The Lost Art of War informs the reader about the art of war". It discusses strategy and tactics in warfare. The book begins with a cryptic story of the Sun Tzu's victory over one of his arch rivals using the strategy of misdirection. The text then goes on to discuss some of the Tzu's conversations with the king and general to whom he served as a consultant. After that the book proceeds to deal with a series of related topics, focusing on the issues of tactics and strategy.
The first thing I observed about this book was that it is a translated version. By reading the commentary I found out that the book was never found as a whole, until fairly recently. However, even the most recent version was not able to be completely translated. The translator, Thomas Cleary, had to guess by context and other ways, in some areas. I do not like that, but it is a necessary evil. I can not be sure I am reading what Tzu actually wrote.
Much of the book is written in anecdotes, which at some points were difficult to understand. After each section, the Cleary wrote an explanation of the previous passage, this made the reading a lot easier. I particularly like the word usage in this book, by both Tzu and Cleary. The words are of a higher level. As the reader I did not feel as if either writer was trying to simplify the text.
The word usage is very educational, and it makes the reader think. Another positive aspect of the book, an addition made by Cleary, is an alternate interpretation of the original text. Rather than thinking about it in the traditional sense, and applying the book to the military and warfare, the text is applied to politics, economics, business, and so on. This is a creative, logical, and very understandable view. I found it very easy to understand. There were a few sections in particular the stand out to me.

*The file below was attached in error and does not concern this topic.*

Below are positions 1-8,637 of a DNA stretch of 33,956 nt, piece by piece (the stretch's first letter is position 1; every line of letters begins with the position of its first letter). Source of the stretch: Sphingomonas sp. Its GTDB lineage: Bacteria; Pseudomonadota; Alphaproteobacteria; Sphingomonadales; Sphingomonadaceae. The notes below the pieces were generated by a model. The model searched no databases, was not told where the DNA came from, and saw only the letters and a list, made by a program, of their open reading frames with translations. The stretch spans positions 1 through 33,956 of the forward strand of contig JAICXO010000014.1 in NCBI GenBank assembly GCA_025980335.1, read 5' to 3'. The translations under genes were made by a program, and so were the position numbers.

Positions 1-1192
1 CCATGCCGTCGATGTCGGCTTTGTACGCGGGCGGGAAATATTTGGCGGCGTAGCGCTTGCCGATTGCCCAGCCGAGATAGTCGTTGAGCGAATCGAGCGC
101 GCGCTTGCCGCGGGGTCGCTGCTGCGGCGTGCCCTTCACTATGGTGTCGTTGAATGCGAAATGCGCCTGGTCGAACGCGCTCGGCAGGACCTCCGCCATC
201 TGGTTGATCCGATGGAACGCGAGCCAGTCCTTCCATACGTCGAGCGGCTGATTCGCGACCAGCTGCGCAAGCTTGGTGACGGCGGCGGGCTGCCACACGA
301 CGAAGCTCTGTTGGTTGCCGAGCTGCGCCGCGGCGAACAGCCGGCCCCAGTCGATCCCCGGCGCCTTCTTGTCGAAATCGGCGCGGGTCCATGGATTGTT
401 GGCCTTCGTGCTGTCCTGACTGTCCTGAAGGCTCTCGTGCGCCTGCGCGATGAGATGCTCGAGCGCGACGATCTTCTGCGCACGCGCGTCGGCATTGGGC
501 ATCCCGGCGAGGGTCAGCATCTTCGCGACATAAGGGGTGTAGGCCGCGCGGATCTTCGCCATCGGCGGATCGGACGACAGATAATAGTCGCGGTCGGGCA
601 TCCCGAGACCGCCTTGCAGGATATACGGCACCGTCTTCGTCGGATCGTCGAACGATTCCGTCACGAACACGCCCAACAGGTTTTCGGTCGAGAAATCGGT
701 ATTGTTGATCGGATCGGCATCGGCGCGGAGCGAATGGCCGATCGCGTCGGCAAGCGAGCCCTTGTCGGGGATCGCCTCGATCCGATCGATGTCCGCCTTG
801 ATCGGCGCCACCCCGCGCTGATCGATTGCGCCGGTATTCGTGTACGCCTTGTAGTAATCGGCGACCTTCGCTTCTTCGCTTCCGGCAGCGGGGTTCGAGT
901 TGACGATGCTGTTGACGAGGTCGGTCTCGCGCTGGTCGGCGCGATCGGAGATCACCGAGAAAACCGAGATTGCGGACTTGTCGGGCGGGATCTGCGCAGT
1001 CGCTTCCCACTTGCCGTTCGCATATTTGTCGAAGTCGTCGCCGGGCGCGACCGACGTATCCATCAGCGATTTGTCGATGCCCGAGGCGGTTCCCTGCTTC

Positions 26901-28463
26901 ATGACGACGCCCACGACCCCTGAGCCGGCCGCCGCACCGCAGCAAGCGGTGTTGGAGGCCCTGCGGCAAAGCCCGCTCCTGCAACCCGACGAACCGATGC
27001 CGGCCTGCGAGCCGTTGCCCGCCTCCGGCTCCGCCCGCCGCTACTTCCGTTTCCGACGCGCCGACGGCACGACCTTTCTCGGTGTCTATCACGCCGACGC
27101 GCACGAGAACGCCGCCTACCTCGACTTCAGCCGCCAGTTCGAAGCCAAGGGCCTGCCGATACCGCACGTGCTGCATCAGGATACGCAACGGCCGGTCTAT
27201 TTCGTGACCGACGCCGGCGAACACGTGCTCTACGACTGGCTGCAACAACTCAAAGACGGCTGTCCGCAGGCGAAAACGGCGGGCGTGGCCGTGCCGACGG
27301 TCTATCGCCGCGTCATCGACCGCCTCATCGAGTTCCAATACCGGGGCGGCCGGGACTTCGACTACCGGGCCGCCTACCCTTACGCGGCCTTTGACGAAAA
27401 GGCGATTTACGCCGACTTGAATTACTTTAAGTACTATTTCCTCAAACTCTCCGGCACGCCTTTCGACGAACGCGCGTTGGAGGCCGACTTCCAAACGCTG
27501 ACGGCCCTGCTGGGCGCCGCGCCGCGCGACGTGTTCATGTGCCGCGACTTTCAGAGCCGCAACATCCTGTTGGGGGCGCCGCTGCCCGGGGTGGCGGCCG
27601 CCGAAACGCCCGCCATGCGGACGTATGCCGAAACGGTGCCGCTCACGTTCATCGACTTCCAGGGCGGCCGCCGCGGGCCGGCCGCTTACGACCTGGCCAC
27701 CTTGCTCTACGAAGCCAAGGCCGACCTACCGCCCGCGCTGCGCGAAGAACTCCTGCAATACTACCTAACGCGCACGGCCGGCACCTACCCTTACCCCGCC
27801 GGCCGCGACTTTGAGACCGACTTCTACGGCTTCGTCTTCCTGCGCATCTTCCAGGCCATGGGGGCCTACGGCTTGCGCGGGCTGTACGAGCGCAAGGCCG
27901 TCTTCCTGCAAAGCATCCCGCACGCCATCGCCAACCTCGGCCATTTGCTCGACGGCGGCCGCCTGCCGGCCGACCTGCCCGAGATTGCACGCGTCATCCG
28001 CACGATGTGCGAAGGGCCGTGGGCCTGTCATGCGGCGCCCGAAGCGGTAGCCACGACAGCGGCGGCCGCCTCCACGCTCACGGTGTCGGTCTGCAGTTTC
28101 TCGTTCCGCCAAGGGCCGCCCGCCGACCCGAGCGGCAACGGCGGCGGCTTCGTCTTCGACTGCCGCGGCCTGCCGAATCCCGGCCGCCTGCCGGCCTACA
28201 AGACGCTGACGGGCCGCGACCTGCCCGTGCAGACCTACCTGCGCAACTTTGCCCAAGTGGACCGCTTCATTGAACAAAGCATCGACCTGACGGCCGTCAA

The sections titled elite troops and timing stand out to me in that I can relate them to my present life. Being wrestler I can apply timing into my strategy for wrestling. The section on elite troops can be applied to any sport, because only the best are wanted on any team. Another addition made by Cleary is a comparison of Sun Tzu II and the author of The Art of War, and to the two books themselves. This allows the reader to see the similarities and differences of the two books.
It also allows the reader to see where some ideas for The Lost Art of War came from. One thing that Cleary tries to help clarify is the transitions in the book. There are no significant linear transitions in the book. In the introduction the he states that the book may have been notes and papers compiled by disciples of the author. This at least gives some kind of explanation for the lack of clarity.
This does not, however, make it easier to comprehend. In the comparison between The Lost Art of War and The Art of War, the translator gives and example of a similarity or a particular style, and the proceeds to quote a passage to help clarify his statement. I found this section of the book very helpful. The citing of passages helped me, as the reader, to visualize what he was trying to say. The book easily kept my attention with the constant references to battles and wars. This kept the book lively and interesting.
The style of writing also helped keep my attention. Even though it was difficult to follow, the transitions make you think as the reader, and in result you are almost forced to be attentive. I would recommend this book to those interested in the military, warfare, and in history. It is very interesting and informative.
I would recommend this book to anyone interested in succeeding in the area of business, the whole book is informative on how to survive and win. The book may help the reader to become a successful businessman.